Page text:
Alumni POV: Doves among wolves
The Multinational Force and Observers (MFO) is the most successful peacekeeping organization in existence. Since July 2018, I have been deployed to Sharm El Sheikh in the Sinai Peninsula of Egypt with the MFO on a year-long peacekeeping mission known as Operation CALUMET. I have found that, lamentably, due in no small part to its success, few Canadians are even aware that their men and women in uniform are serving on this mission.
The MFO was created in 1982 to supervise adherence to the protocols of the 1979 Egypt–Israel Peace Treaty, which marks its 40th anniversary today. The result has been nearly four decades of unprecedented peace between two nations that have long been at each other’s throats. Much of this success is due to the MFO who facilitates dialogue between the treaty partners and conducts missions to observe, verify and report on potential violations of the protocols of the Treaty.
The MFO is an independent joint, multinational, military-civilian peacekeeping force. It does not fall under a UN mandate, therefore instead of working under the blue banner of the UN, it flies the orange flag of the MFO; instead of sporting the well-known robin’s-egg blue helmet of UN Peacekeepers, its members wear a terra cotta-coloured beret. It consists of a 1400-strong military component drawn from 12 troop contributing nations. The Canadian contingent, named Task Force El Gorah consists of 65 Canadian Armed Forces personnel from all military environments and a broad spectrum of trades.
Canadian personnel coordinate air traffic, plan and execute force training, facilitate dialogue between treaty partners, provide military police duties and a myriad of other duties within the Force. Canada has been a consistent troop-contributor to the MFO since 1985, and Canadian members routinely fill influential positions in the Force, even commanding it from time to time. At present, Canadian officers fill important positions such as the Chief of Liaison, the Provost Marshall, the Force Information Management Officer, and the Chief of Training.
The MFO is something of an anachronism. Classic peacekeeping operations, wherein two nations have agreed to a peace that’s monitored by an intervening peacekeeping force, is what Canadian Prime Minister Lester B. Pearson envisioned when he proposed the use of soldiers as peacekeepers in 1956. However, as Minister of National Defence Harjit Sajjan remarked in 2016, such missions are no longer the norm. Modern peace support operations usually stabilize failed and failing states and work through intra-national rather than international conflict. The MFO is a long-standing and very successful peacekeeping mission in the Pearsonian mould, but the world has changed around it, making its operating environment extremely challenging.
In the wake of the 2011 Egyptian Crisis, some of the disaffected populace in northern Sinai took arms against the Egyptian government resulting in a violent insurgency that continues to this day. The situation worsened in 2014 when the insurgents swore allegiance to the so-called Islamic State of Iraq and Syria terrorist organization, rebranding themselves Wilayat Sinai – the Province of Sinai within the so-called Islamic State.
Thus, we find doves among wolves. For the last four years the Egyptian Armed Forces have been waging a counterinsurgency fight against Wilayat Sinai, and often the MFO finds itself caught in between, although never directly targeted to date. As peacekeepers, the MFO maintains its impartiality; however, impartiality doesn’t stop stray bullets or artillery rounds.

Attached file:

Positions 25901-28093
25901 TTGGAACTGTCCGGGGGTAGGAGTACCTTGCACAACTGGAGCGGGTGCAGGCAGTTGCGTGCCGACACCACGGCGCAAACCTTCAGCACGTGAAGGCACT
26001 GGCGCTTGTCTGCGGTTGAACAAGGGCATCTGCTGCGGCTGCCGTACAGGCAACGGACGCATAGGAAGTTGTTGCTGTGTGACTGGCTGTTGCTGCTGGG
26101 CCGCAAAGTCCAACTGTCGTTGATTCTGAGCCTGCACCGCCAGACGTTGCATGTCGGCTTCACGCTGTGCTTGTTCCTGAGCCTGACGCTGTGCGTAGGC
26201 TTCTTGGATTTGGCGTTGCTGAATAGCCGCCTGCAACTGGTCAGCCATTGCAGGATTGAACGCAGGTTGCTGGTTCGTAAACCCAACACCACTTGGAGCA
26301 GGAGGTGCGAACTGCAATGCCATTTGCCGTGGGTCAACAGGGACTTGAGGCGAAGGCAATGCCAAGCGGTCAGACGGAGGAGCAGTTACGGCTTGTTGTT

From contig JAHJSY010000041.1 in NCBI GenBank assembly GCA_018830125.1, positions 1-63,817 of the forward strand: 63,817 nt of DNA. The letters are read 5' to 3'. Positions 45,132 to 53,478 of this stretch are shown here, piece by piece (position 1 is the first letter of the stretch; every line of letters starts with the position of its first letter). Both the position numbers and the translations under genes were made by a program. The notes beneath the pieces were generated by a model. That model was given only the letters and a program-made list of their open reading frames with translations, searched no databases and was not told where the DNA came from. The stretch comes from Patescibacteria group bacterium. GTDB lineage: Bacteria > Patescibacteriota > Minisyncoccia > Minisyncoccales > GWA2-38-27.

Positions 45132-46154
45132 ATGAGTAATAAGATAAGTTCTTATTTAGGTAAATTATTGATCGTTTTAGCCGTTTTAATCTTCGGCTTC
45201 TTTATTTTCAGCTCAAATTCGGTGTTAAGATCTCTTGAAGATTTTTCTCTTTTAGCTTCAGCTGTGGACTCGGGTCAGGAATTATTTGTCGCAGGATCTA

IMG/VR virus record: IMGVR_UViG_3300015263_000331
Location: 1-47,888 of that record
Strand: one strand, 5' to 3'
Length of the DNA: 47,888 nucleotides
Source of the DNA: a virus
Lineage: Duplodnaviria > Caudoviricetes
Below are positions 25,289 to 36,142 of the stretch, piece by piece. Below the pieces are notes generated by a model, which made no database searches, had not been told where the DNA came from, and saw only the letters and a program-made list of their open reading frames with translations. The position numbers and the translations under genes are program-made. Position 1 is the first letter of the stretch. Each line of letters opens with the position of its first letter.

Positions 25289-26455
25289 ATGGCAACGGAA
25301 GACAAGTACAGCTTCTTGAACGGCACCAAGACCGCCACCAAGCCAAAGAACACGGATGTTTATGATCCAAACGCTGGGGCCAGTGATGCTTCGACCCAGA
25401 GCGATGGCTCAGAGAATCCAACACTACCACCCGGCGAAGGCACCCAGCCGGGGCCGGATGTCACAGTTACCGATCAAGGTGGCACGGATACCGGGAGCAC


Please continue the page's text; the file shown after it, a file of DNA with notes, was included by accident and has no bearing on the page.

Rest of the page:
Sadly, the insurgency has taken its toll. In September 2015, six MFO members were injured when their vehicle struck an improvised explosive device (IED) emplaced by insurgents to target Egyptian forces. More recently, a rocket attack targeting an Egyptian Army battle position overshot and landed only 250 meters from the perimeter of one of the Force’s encampments. Fortunately, no injuries or damage resulted.
The persistent IED threat has impacted the Force’s freedom of movement, which is a critical requirement to monitor treaty protocols. This has been mitigated by using armoured vehicles, replacing human observation posts with remote camera sites, and conducting movement by air, rather than ground. In the end, the greatest asset to the Force is its people, and notwithstanding these challenges, the men and women of the MFO continue to execute their duties with grit, determination and professionalism.
This is my first peacekeeping assignment. My first overseas deployment was in 2002 to conduct combat operations against Taliban and Al Qaeda in Afghanistan. Peacekeeping in the Sinai is a fundamentally different mission, but equally complex. There is no enemy and problems cannot be solved with military action – only through dialogue, trust and patience. This has required mental flexibility to adapt to: something to which Canadian Forces members have proven proficient.
As I write this, the tourist economy of Sharm El Sheikh is booming. Tourists flock from Europe, Metropolitan Egypt and Russia to enjoy the ample beaches, plentiful resorts and local culture. Local inhabitants are employed, and infrastructure is constantly improving. None of this would be possible without the enduring peace the 1979 Treaty provides, and which the MFO ensures daily.
Canadians can be rightly proud of the tremendous work their soldiers, sailors and air force personnel are doing under very trying circumstances. The peacekeeping operation in the Sinai region of Egypt is both an anachronism and an anomaly, but most of all, it is successful.
Lieutenant-Colonel David Grebstad [BA/96] is currently deployed to the Sinai region with the MFO. He fills the roles of Chief of Combined and Joint Training for the Force, and Deputy Commander of the Canadian Contingent – Task Force El Gorah.